An unusually wet summer, years ago, proved to be a special problem in growing corn when my wife and I were a bit more involved in growing vegetables for our family. I recall one garden news expert remarking at the time that since, we were having an especially wet summer, the roots of corn plants had not grown downward as deeply as they generally do thus making them very susceptible to being knocked down. And so it was that a very heavy rain late in the season beat the corn down until the stalks all lay flat upon the ground. Being of the opinion that corn growing vertically would do much better than corn lying flat on the ground, my wife, Diane, and I laboriously restored them to upright positions by carefully standing each individual plant up and then packing soil around their roots.
A few weeks later, a few short but heavy rains early in the day knocked a lot of the corn down again. I was not home at the time so my wife diligently set herself to the task of restoring them to an upright stance and, when our family left to run some errands, the garden was in fairly decent shape. But then we had a “gulley washer” a few evenings later while we were gone. The next morning when we investigated, we found that the four new rows of corn had all fallen, smashed down flat once again by torrents of rain.
When we were finally able to go out to fix what we could before we had to leave again, we found that a lot of the stalks were actually broken or had begun to curve as they lay on the ground, their growth bending them towards the sunlight. Still, it was mostly back in shape by the time we had to leave again.
Two days later, however, Diane went out again to the garden and discovered that another rain had fallen, both adding significant weight to the corn stalks and weakening the soil that we had piled up around the plants causing them to fall again. Needless to say, we were both crestfallen over our fallen corn. We seized the narrow window of opportunity between other responsibilities and stood the plants up yet again.
The end result of our labors I may disclose in a future article, but for now let me only say that our misadventures in trying to keep the corn upright reminded me a little of God’s efforts in growing an “upright” people in whom He intends to produce a harvest.
If we appreciate the fact that God personally engages His people in a covenant relationship (complete with mutual benefits and responsibilities), then we must recognize the trial that we must be to Him at times as we frequently demonstrate a failure at being “upright.”
The spiritual alignment of a Christian is, in a sense, a vertical one. This is not a description of a physical stance but of a spiritual one, in case anyone thought that the human body is some sort of cosmic rabbit ears: lifting your left arm over your head, for example, and holding your right leg backward in the air will in no way improve the effectiveness of your prayers. No, living in spiritually vertical alignment (which is to say “living an upright life”) simply means living a life focused on God and His Word while manifesting a straightforward commitment for “God-likeness” in attitude and character. This orientation, which is not native to us, is the result of a life redeemed by Jesus’ sacrifice and a heart that is transformed by God’s grace.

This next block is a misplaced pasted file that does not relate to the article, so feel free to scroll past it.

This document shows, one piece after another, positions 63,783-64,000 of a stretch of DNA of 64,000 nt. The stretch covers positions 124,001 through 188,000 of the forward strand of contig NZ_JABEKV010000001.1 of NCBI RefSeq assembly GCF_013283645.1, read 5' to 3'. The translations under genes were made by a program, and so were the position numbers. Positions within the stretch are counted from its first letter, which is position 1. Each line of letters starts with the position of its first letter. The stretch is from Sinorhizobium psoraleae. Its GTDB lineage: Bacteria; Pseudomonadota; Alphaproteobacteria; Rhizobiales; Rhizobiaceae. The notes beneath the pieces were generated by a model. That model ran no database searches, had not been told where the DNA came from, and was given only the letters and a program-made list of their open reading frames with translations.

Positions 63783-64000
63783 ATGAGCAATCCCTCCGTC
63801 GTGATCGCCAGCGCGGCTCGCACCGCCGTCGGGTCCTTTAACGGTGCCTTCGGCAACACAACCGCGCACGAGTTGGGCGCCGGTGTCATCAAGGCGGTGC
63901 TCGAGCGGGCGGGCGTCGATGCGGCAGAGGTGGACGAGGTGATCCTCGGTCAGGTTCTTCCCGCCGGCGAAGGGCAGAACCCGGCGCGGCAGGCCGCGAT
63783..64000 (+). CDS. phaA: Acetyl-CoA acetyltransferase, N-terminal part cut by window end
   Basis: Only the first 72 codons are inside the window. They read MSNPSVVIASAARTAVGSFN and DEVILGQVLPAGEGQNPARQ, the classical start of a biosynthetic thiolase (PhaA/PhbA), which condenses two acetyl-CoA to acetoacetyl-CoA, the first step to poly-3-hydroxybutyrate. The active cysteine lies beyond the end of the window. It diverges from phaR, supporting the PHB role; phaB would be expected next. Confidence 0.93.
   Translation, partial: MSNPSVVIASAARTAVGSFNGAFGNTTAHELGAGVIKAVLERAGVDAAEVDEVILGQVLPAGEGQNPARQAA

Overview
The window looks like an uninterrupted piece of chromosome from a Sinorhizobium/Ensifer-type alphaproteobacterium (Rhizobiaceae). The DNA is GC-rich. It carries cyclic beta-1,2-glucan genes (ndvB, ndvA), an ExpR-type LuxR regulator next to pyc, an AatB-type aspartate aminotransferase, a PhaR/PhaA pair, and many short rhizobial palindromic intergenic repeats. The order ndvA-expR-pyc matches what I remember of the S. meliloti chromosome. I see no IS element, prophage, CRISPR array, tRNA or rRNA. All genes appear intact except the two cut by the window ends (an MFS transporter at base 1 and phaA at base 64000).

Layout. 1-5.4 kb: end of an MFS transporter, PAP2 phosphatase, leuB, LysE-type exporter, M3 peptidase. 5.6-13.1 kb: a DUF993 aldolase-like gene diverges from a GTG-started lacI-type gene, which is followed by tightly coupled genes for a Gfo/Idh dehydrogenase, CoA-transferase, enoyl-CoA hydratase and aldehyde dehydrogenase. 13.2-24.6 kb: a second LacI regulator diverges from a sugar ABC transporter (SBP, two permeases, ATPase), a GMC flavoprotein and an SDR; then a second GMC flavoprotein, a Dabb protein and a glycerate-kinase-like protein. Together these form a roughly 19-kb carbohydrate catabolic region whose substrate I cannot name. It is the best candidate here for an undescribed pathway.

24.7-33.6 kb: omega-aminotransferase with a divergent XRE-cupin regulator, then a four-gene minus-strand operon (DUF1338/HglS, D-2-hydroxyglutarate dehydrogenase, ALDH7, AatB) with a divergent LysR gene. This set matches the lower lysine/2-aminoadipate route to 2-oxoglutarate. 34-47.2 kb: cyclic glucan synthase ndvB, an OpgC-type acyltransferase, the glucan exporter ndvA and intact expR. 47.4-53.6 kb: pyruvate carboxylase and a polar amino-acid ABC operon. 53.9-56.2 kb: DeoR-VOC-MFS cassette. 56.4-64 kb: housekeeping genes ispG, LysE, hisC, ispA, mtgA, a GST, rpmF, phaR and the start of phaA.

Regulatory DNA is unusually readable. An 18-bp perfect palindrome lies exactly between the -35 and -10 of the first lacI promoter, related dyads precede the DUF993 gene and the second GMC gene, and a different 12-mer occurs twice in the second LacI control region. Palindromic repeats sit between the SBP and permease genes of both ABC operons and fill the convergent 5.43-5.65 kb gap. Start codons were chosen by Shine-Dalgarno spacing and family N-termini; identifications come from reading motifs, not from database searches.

“For the grace of God has appeared, bringing salvation for all people, training us to renounce ungodliness and worldly passions, and to live self-controlled, upright, and godly lives in the present age, waiting for our blessed hope, the appearing of the glory of our great God and Savior Jesus Christ, Who gave Himself for us to redeem us from all lawlessness and to purify for Himself a people for His own possession who are zealous for good works” (Titus 2:11-14 ESV).
We might be considered a “trial” to God therefore when we lean towards either the various distractions that come our way or give in to our own compulsions (the remnants of the old lives we lived before we came to know Jesus as Savior). Such “mild” and subtle bendings in our character are little moments of compromise or laziness that erode a passionate following of Jesus. Naturally, when “heavy rains” of trouble, trial, and temptation come our way, we are knocked flat into a mud of failure and condemnation from the world.
When Diane and I were standing corn up for the umpteenth time, I can tell you that I seriously considered giving up on that corn. But my wise wife gently reminded me of the reward we could expect on the other end of our waiting and working, stalks with full and ripened ears of corn upon them. So I joined her and set myself again to the task of straightening out that stubborn corn.
And I am sure too that when we get knocked down the Lord is quick to intervene in our lives in order to stand us up again in an upright relationship with God. Through His Word He “straightens us out” so that you and I can live an upright life, free to enjoy our fellowship with Him and His people, and ready to produce a harvest of praise and fruitful service to God. The fruit of godliness produced by living uprightly opens the door for a more joyful life and opens the door for those around us to also be touched by the grace of God.
Thom Mollohan and his family have ministered in southern Ohio the past 22 years. He is the author of The Fairy Tale Parables, Crimson Harvest, and A Heart at Home with God. He blogs at “unfurledsails.wordpress.com”. Pastor Thom leads Pathway Community Church and may be reached for comments or questions by email at firstname.lastname@example.org.
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